The Redskins were coming off a 10-6 season in 1990. Though they had won a playoff game the year before and returned many of their key players, there were still big questions surrounding Washington in the offseason.

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John Kent Cooke, son of late owner Jack Kent Cooke: None of us thought we were going to win the Super Bowl, but we thought we would be in contention. We knew we had work to do, though.

Charley Casserly, general manager, 1989-99: We’d made it to the playoffs the year before, and [Mark Rypien] played well. Was Ryp ready to go to the next level? That was one of the things we were going to find out. We didn’t feel we had one of the top three or four quarterbacks in the league.

As I remember it, Ryp had improved the year before but we inquired about trading for John Elway in the offseason. It never came to fruition, obviously, for a number of reasons. One, they thought about it and they said no. What they discussed, we wouldn’t do — they wanted Jim Lachey included, and we wouldn’t trade him. I don’t know if it ever got to the point where it was a real, just-say-yes-and-it’s-done discussion, but we talked about it.

Mike Shanahan, won two Super Bowls coaching Elway in Denver: I heard it was real. I didn’t know how much because I was an assistant coach. But there were a lot of strong rumors about it. That would’ve changed [the history of] both franchises.

Mark Rypien, quarterback: They probably would’ve gone after anyone but me. We had made the playoffs and won a playoff game the year before, which for me was a great moral victory. But at that time, with the Redskins, you were evaluated pretty harshly, and pretty much getting into the playoffs and winning a playoff game was not good enough in that era. People were spoiled because of the success the Redskins had had in the 1980s.

Ricky Ervins, running back: Coming in as a young guy you have an image of the NFL as larger than life. …When I came here, they had nothing but trucks. I expected Porsches — nah, man, it was all trucks. Everyone was blue-collar workers. I felt something right then at that time — it was going to be a special year.

Charles Mann, defensive end: If you made it through training camp, you were a man. It was difficult, and Coach Gibbs believed in hitting. … There’s things they don’t get now in this modern age because they don’t get to hit like we did. As much as I might envy the money that’s being made, I don’t know if I would’ve been as good a player. I felt confident coming out of practice. I was always confident what I’d do in a game based on how we practiced.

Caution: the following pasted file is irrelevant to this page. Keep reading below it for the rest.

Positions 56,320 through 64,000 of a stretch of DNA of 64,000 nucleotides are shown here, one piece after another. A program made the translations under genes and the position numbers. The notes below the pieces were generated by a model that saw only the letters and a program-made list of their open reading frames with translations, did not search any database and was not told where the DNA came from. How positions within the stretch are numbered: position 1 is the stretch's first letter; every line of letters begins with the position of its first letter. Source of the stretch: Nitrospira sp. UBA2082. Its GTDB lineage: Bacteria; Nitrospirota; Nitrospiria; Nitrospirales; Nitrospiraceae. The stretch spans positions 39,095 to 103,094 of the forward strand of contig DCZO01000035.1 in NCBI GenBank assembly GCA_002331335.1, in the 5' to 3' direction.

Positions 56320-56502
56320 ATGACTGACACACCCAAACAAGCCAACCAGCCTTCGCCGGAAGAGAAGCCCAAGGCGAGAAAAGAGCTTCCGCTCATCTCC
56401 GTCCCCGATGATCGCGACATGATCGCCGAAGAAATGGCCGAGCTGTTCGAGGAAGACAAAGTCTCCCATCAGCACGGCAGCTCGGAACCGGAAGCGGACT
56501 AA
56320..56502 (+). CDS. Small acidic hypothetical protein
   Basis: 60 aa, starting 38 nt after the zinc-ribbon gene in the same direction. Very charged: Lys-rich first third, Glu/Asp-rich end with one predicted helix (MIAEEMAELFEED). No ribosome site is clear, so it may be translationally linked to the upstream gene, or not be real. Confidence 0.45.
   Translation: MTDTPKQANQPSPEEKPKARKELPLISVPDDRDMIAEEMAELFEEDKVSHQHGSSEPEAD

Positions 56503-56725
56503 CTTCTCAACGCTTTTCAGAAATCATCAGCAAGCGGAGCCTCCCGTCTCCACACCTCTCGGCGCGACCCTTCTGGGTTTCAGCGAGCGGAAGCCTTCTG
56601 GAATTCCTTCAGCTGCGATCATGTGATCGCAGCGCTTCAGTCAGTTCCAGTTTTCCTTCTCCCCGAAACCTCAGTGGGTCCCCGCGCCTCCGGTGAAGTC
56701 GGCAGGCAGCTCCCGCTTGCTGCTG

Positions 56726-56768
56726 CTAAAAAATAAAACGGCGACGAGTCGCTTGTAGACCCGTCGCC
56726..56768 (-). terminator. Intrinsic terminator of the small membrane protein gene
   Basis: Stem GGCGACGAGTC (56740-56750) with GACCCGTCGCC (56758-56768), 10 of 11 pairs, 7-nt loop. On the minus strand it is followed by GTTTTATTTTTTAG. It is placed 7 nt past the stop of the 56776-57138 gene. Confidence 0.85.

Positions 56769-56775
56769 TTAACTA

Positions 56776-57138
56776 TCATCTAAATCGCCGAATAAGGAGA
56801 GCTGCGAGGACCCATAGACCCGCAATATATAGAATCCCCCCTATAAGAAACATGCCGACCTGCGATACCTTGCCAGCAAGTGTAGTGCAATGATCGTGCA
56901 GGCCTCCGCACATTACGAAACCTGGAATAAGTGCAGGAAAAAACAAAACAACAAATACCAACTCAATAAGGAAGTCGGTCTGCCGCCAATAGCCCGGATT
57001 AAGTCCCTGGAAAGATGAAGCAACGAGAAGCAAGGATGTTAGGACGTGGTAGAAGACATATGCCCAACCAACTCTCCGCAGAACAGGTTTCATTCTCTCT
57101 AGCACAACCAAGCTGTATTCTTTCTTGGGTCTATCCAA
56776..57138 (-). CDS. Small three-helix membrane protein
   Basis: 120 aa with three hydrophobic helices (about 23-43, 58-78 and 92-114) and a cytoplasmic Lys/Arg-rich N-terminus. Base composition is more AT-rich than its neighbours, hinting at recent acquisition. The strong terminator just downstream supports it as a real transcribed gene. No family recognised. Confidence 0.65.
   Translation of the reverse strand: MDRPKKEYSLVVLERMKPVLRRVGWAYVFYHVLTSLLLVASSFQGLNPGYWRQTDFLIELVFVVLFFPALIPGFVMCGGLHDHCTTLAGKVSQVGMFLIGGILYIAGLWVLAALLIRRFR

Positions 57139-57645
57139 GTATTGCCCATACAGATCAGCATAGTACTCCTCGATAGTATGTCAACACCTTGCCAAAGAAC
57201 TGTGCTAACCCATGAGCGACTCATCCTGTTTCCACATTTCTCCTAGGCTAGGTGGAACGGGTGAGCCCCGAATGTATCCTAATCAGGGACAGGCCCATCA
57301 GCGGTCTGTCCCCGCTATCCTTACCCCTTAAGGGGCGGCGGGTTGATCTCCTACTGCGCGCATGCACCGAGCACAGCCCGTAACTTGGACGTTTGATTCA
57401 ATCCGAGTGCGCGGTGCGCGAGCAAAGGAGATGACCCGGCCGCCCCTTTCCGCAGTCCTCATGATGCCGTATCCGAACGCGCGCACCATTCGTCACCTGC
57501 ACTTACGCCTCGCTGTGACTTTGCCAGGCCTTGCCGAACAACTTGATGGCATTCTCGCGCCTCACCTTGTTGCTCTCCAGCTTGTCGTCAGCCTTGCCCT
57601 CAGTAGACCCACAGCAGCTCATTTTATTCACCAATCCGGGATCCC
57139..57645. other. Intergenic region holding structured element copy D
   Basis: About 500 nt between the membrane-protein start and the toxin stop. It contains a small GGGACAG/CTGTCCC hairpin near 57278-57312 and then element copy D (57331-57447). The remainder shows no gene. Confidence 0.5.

Jeff Rutledge, backup quarterback: I can remember coming off the field on Fridays, we felt like we just played a game.

Bubba Tyer, team trainer: There was always one night a week we’d go to Carlisle High School and have this night practice. It was neat. There was always more hitting, more intense, more injuries. He worked them hard.

Despite the tough practices, the Redskins struggled in the preseason. They lost at Pittsburgh and won at New England before dropping their final two to Cleveland and the New York Jets.

Casserly: The last preseason game, we played a lousy game. There was really a sense of anxiousness going into that first game of the regular season that we weren’t right, we weren’t ready to go.

Andre Collins, linebacker: We stunk up the field in preseason. … The only person I felt was freaking out was Coach Gibbs. No one else seemed flustered by it.

Joe Gibbs, head coach: A lot of people don’t know this, but Jack Kent Cooke was none too happy with me after that preseason. … I get a call from the office: “Mr. Cooke wants to meet with you.” I’m thinkin’, “In preseason? This has never happened before.”

He starts right up. “Hey, look, I think we’ve messed up here,” he said. “We’ve got too many old players. Our football team is going downhill.” He goes into a tirade with me about the problems with the football team.

Now, I didn’t usually get this agitated with Mr. Cooke because I respected him a great deal. But that’s one of the few times I did get heated. I started into my own tirade, defending my guys. “We have a good football team,” I said. We went around and around, raised voices, the whole thing. … Finally, he said, “Listen, me and you are going to cool off, go upstairs and have a coffee and talk this out.” And we did.

Then we started winning games. And we won more games. And he never said anything to me again. I always thought we had great conversations. He was never afraid to give you his opinion, which I liked.